I first received an early production Merrill Williams R.E.A.L. 101 turntable System from George Merrill for evaluation in June of this year. It did not take much time for me to realize three things:
This turntable represents a complete re-think in belt-driven turntable design,
This is no re-hash or derivative of the famous Merrill Heirloom or Merrill-Scillia MS21.
This turntable may very well be a game changer.
As such, I feel it important that before we start the journey down the road of describing the Merrill- Williams R.E.A.L. 101, we should first get a bit into the head of the man chiefly involved in the design.
The following are excerpts from conversations and emails I have had with George Merrill over the past several months.
Ray Seda: George, what event or series of events compelled you to jump back into the saddle and begin work on the R.E.A.L. 101?
George Merrill: I love music. I believe that the absolute best retrieval of a performance is a must for anyone with a passion for the musical expression. The beginning of the reproduction chain is the turntable. If this is compromised then the system output cannot be true. I am always thinking about new ways to improve things. The turntable is my engineering passion. I had the idea for this design several years ago. After speaking to one of my friends (Robert Williams) who was involved in music reproduction for years in many ways the 101 was born.
RS: In this endeavor, you have taken on a new design partner in Robert Williams. What is his background and how did you come to the realization that your backgrounds were complementary for this design endeavor?
GM: Robert Williams is my friend and a great thinker and engineer, and has a background in record manufacturing (pressing) and speaker design. He shares the passion for music and design. We worked together to bring the 101 to fruition.
RS: How has Mr. Williams impacted the course taken in the design and execution of the R.E.A.L. 101?
GM: Every step in the execution of the design was collaboration between the two of us.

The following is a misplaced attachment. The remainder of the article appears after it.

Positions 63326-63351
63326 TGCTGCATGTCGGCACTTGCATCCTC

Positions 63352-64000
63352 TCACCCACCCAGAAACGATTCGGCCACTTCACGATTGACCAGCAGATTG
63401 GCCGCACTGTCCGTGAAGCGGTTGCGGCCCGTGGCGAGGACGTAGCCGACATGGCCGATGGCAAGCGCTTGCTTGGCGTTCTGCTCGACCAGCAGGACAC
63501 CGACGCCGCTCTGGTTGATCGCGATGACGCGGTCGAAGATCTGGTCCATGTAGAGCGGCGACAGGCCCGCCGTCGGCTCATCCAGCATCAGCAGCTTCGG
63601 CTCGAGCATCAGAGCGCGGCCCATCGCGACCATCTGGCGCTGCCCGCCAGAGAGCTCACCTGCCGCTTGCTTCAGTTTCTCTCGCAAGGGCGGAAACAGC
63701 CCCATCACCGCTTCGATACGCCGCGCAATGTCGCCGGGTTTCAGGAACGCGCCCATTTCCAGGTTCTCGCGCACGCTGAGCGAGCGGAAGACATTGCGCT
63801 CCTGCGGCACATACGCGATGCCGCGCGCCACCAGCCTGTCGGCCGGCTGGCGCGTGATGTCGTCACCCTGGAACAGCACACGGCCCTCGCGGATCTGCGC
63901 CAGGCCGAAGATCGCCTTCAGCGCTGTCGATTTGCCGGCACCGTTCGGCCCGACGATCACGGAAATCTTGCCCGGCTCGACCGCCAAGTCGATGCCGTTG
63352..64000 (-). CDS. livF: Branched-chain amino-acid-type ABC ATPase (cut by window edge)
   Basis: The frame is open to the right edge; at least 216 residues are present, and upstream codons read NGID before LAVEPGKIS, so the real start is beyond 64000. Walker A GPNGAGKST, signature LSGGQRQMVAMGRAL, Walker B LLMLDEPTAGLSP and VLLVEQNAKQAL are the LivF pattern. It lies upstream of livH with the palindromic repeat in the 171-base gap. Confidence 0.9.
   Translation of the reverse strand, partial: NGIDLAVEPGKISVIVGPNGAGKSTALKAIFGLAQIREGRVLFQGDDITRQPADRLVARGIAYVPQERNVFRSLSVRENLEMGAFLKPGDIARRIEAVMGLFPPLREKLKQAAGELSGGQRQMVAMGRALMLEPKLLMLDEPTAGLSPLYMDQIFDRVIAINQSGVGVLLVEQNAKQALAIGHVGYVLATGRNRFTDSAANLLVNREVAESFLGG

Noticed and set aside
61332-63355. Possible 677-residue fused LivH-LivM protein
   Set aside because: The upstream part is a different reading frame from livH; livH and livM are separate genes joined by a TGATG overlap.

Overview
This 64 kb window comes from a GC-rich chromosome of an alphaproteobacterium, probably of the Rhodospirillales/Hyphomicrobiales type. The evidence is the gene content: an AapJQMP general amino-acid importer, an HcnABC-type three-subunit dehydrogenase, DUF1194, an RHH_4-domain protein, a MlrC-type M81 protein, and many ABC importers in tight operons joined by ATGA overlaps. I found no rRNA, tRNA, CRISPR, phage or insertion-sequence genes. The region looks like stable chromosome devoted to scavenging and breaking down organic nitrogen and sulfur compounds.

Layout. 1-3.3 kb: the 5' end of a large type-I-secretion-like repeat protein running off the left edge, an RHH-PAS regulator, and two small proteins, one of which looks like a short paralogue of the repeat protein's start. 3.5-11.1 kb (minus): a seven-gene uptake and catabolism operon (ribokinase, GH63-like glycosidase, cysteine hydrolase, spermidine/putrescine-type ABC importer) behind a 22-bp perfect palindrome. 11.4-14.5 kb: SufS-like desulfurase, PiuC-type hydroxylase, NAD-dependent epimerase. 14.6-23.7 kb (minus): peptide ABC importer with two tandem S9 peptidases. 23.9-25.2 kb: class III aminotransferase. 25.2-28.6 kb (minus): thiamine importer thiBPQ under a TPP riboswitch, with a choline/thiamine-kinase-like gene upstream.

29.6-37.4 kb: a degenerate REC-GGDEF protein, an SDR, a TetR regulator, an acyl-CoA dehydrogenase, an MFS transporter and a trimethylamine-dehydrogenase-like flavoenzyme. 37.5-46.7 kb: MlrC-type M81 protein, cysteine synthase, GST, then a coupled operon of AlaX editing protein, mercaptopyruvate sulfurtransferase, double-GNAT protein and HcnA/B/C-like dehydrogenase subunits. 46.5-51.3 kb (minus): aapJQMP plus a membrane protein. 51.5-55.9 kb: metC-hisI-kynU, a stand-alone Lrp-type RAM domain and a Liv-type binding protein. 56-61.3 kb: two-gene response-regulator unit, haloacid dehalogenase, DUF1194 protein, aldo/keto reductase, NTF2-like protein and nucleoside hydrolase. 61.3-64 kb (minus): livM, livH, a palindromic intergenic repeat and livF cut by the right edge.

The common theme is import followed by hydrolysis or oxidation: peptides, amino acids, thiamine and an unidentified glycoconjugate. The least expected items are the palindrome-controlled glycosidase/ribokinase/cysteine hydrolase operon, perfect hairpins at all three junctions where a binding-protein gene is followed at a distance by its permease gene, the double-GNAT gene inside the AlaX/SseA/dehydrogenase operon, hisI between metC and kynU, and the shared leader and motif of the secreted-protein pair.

RS: During our many conversations, you have mentioned that the speed controller utilized for the R.E.A.L. 101 was custom designed by Mr. Ron Sutherland (father of the Martin Logan CLS electrostatic driver and Martin Logan Monolith speaker, as well as designer of innovative preamplifiers and phono stages under his own Sutherland Engineering Design Company, and the inventor and marketer of the now famous and invaluable tool called the Sutherland timeline). How did Ron’s expertise in power supplies and speed controller technology influence the evolution of the R.E.A.L. 101?
GM: My electronic design background is dated. Many new microprocessor chips and IC amplifiers have appeared on the scene in the last 25 years. As one of the first Martin Logan dealers, I knew of Ron’s capability as an engineer. He is on top of today’s technology. The logical approach to the motor drive control design was to have him design the circuit to our specifications.
RS: George, the R.E.A.L. 101 is a significant departure from the Heirloom in terms of how it manages and dissipates energy. Most notable is the fact that this is not a suspended design. At what point in the conceptualization of the R.E.A.L. 101 did you realize that you were going to be working on a record playback system that did not involve springs nor a floating sub-chassis? Was there a single event or fact that heavily influenced that decision?
GM: This was a given from the outset due to the mass of the elastomer. The plinth is suspended with inverted hemispherical feet thus mimicking the spring suspension chassis. The plinth is the suspended chassis. (“Suspended Plinth”).
RS: Is the custom designed and built Hurst motor the only part in the R.E.A.L. 101 that was brought over from your legacy products?
GM: The motor and the copolymer pulley that were used in the Heirloom are used in the 101. The motor is of a special design that was constructed to my specifications. The reason this motor is used is as follows: quite, just enough torque to pull the platter and absolute reliability. Thousands of these motors have been in operation for over 30 years.
RS: Given the fact that the R.E.A.L 101, or as I would love to refer to it as, The Rubber Turntable, is such a departure from the Heirloom or the Merrill Scillia work, did you ever consider a drive method other than belt drive?
GM: No. I have written a paper on turntable drive systems explaining the reasons for only considering the simple single belt drive.
RS: How much time has it taken to move from the concept of the R.E.AL. 101 to final product form?
GM: Over two years
RS: Is there any aspect of the R.E.A.L. 101 that you feel is still somewhat of a compromise from yours and Robert William’s vision of the ultimate realization of your concept?
RS: George, thank you once again for the opportunity and access. It has been a real pleasure in learning first-hand about the R.E.A.L. 101 and hearing the fruits of your vast experience in the area of vinyl playback. I certainly look forward to the continued evolution of your forward thinking designs.
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